The Making of Knowledge in Composition: Portrait of an Emerging Field

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Boynton/Cook Publishers, 1987 - Education - 403 pages
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In a style that combines scholarly care with remarkable readability, North examines the development of the field of composition in a way it has not been examined before. Rather than focusing on what people claim to know about teaching writing, he concerns himself primarily with how they claim to know it. Eight groups of knowledge-makers are treated in separate chapters: Practitioners, Historians, Philosophers, Critics, Experimentalists, Clinicians, Formalists, and Ethnographers. Each of these chapters orients the reader by tracing the mode's first uses in the field and listing its best known and most important adherents; then goes on to explain how the mode of inquiry works, illustrating key points with painstaking analysis of well-known studies. In his final three chapters, North turns from these individual modes to consider the field as a whole: How have these different ways of making knowledge come together? What is Composition now, and what is it likely to become?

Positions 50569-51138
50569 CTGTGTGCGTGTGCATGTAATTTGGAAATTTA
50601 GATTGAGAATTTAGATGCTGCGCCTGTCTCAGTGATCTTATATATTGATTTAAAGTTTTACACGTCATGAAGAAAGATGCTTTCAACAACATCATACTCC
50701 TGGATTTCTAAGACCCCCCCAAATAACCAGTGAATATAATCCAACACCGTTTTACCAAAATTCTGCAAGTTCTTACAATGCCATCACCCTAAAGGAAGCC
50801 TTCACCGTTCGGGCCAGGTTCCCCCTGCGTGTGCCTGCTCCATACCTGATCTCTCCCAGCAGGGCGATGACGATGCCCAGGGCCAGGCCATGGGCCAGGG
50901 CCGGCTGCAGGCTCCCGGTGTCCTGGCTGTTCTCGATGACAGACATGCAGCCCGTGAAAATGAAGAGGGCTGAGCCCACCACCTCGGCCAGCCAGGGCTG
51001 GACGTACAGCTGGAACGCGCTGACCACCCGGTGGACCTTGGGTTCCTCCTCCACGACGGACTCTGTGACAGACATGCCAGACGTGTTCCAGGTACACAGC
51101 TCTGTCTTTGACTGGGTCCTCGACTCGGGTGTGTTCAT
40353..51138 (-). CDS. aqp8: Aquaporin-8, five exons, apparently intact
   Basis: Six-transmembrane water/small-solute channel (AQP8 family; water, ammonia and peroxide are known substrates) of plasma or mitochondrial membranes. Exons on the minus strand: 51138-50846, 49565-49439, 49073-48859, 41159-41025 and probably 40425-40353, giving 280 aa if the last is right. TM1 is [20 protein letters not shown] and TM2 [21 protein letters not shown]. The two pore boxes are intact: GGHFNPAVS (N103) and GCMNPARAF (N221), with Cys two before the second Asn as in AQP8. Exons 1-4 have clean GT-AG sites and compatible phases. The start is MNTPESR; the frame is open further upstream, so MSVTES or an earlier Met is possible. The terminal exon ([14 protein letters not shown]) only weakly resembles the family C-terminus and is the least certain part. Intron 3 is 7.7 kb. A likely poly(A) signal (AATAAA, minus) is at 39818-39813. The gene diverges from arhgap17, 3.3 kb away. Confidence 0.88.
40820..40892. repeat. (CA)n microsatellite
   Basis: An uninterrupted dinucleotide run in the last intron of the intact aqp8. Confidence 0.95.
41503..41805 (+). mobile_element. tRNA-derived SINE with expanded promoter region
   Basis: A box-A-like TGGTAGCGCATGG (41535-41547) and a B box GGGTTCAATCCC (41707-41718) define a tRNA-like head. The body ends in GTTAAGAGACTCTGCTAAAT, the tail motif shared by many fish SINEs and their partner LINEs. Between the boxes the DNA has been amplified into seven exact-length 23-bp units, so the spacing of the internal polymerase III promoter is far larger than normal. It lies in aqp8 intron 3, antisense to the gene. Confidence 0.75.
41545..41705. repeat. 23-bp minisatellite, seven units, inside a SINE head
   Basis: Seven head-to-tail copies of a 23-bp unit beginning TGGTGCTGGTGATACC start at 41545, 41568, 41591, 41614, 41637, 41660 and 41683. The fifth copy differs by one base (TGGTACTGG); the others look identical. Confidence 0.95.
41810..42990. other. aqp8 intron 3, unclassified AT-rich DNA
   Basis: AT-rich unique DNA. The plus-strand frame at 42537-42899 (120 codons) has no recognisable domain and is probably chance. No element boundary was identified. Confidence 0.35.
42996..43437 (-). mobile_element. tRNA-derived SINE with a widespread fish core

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Review: The Making of Knowledge in Composition: Portrait of an Emerging Field

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This book wasn't bad, just very very dry. It was extremely analytical and not overly fun to read. I didn't mind it, it just wasn't my favorite and not something I'd read again. There was useful information within the book, but it was just a struggle to get through it. Read full review


composition Becomes Composition
The Practitioners

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